When Nigel Hayes decided to play his college basketball at Wisconsin, he knew he’d likely create problems.
Problems with his home state Ohio State Buckeyes. Problems with his ability to be noted if he was moving onto the next level. And problems with adapting to a defensive style of basketball that doesn’t neccesarily boast huge statistical nights for someone of his stature and ability.
Hayes was somewhat of a hidden talent to college scouts throughout his prep career, but when he exploded onto the scene as a more highly-regarded recruit a couple of years ago, most signs pointed to Ohio State being the favorite in the running for the Hayes Sweepstakes.
He was an in-state prospect, grew up as a fan of Ohio State, and was the younger brother of former Buckeyes’ football player Kenny Hayes. But that didn’t matter.
Early this season it’s easy to see why two of the top four teams ranked in the country, wanted the athletic forward from Whitmer, Ohio.
He’s long, he plays well with his back to the basket and given the opportunity when he faces up, he can take his man to the rim or simply rely on the 12-foot jump shot.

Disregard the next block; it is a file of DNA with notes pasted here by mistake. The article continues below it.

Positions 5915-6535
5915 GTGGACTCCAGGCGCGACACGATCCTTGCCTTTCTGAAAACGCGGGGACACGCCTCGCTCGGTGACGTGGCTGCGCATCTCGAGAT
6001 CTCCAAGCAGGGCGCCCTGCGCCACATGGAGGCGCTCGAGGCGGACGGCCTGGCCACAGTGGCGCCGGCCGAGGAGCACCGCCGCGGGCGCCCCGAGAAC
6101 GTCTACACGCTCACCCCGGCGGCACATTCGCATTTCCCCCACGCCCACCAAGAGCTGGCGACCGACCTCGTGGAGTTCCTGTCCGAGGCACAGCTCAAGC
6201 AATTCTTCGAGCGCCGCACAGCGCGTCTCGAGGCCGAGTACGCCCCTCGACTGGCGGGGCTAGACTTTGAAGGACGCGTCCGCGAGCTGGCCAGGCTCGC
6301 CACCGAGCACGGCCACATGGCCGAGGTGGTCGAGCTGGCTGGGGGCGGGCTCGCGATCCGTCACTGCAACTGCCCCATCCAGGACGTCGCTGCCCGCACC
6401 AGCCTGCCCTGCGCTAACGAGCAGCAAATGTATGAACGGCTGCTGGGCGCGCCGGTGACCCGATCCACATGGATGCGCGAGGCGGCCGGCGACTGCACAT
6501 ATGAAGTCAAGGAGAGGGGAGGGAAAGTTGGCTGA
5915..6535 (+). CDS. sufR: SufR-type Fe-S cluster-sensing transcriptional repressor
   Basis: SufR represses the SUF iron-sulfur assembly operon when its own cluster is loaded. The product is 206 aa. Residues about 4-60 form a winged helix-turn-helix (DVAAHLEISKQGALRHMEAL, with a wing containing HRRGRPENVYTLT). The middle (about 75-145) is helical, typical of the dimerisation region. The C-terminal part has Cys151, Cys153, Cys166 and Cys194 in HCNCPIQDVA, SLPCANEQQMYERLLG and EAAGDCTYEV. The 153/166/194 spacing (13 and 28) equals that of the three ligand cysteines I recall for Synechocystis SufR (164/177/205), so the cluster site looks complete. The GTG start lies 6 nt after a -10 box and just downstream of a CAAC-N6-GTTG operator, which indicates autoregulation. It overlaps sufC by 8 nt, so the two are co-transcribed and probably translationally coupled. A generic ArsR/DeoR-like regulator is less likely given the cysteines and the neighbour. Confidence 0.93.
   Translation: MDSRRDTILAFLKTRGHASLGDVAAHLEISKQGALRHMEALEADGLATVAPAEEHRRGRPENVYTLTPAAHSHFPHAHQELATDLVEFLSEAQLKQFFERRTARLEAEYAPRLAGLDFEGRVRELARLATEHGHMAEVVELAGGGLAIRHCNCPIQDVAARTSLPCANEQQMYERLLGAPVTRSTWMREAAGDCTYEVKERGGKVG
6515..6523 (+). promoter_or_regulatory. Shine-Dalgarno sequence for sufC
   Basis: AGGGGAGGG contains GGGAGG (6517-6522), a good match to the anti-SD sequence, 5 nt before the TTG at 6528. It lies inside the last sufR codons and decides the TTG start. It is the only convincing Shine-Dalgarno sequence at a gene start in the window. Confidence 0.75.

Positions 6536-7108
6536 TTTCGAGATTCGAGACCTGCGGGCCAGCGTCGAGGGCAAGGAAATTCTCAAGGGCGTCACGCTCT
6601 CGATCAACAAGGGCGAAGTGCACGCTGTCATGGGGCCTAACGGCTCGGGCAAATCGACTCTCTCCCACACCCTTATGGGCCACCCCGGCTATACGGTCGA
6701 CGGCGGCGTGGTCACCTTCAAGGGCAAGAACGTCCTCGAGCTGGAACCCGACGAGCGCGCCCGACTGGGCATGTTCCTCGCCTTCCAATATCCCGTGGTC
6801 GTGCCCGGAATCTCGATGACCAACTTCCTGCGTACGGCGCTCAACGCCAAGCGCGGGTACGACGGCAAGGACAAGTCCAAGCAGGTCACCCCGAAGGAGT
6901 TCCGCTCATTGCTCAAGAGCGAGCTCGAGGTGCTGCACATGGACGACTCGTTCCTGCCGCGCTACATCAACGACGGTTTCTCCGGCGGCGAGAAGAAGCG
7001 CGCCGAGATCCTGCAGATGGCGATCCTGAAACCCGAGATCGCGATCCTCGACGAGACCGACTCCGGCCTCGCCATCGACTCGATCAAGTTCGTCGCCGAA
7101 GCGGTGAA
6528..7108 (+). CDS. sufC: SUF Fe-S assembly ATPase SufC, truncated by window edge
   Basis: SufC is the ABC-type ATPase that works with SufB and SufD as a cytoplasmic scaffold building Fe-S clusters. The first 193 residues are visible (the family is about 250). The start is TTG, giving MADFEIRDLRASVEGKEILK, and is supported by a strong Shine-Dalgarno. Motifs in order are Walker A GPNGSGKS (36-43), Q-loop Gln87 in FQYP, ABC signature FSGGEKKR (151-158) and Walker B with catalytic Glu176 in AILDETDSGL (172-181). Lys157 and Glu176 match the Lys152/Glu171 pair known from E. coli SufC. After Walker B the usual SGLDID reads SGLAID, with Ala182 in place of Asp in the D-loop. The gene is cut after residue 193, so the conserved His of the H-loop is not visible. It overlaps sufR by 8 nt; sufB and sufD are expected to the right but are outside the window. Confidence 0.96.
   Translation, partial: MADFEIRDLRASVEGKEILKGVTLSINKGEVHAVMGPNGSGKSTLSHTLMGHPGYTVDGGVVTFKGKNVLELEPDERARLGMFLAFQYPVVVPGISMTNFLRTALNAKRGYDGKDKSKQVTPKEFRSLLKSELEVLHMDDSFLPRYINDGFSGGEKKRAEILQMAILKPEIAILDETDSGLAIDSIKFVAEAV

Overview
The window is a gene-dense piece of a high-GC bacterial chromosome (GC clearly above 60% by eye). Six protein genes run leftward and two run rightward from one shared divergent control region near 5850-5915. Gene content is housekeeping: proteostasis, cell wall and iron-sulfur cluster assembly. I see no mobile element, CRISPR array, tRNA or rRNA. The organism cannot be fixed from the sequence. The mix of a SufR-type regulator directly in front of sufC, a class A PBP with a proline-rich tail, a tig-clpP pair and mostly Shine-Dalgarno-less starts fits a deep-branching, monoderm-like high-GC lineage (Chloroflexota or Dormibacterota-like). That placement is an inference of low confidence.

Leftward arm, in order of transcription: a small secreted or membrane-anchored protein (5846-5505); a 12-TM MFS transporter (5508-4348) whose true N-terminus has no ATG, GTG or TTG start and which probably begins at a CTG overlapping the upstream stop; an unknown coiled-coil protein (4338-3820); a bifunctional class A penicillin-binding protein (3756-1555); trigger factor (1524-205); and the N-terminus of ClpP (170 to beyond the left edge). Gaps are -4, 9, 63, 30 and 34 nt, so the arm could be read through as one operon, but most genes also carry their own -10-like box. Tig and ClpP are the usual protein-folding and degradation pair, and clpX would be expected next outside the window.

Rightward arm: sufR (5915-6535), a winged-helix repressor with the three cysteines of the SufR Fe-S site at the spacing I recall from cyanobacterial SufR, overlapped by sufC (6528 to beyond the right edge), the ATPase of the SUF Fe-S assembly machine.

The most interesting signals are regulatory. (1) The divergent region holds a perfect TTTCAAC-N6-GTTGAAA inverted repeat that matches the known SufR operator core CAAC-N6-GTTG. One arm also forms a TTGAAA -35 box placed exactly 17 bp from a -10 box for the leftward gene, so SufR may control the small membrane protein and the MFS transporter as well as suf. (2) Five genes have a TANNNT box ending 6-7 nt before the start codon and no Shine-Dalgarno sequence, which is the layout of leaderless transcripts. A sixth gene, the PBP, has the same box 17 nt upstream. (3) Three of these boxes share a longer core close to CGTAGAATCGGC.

He’s shooting 50% from the field so far this season while averaging 15-minutes per game and nearly two rebounds. And while his 10-for-21 performance from the free throw line has been less than desired, it’s easy to overlook sometimes when all the other intangibles are so appealing to the eyes.
Hayes’ minutes haven’t been many, but they’ve been valuable for the 11-0 Wisconsin team that’s built a foundation of a strong rotation behind their starting five. He, along with the up-an-coming classmate of his, Bronson Koenig, is starting to step into a more noticeable role for Bo Ryan.
One only has to look as far as UW’s win over Florida earlier this season to understand how valuable of an asset he can be when on the court.
A dominant Patric Young, who physically overpowered junior Frank Kaminsky at times, had Bo Ryan look to Hayes to contain the Florida center. What proceeded to happen next was Wisconsin broke the Florida game open, leading the way to Wisconsin salting away a 59-53.
Critics say Hayes is more of an aggressive offensive mind than Kaminsky. And though Wisconsin’s record holder for points scored in a game (Kaminsky, 43) has done a lot to silence those same critiques since, Hayes continues to prove that he has a nice little mid-range game.
If Wisconsin wants to move through it’s Big Ten schedule in the same methodical fashion it’s gone about the first stretch of the season, it’s going to need Hayes to grow even more. With his specialty is on the low block, he’ll find himself moving more out of his comfort zone throughout the season and must concentrate on what some say is his best trait; his footwork.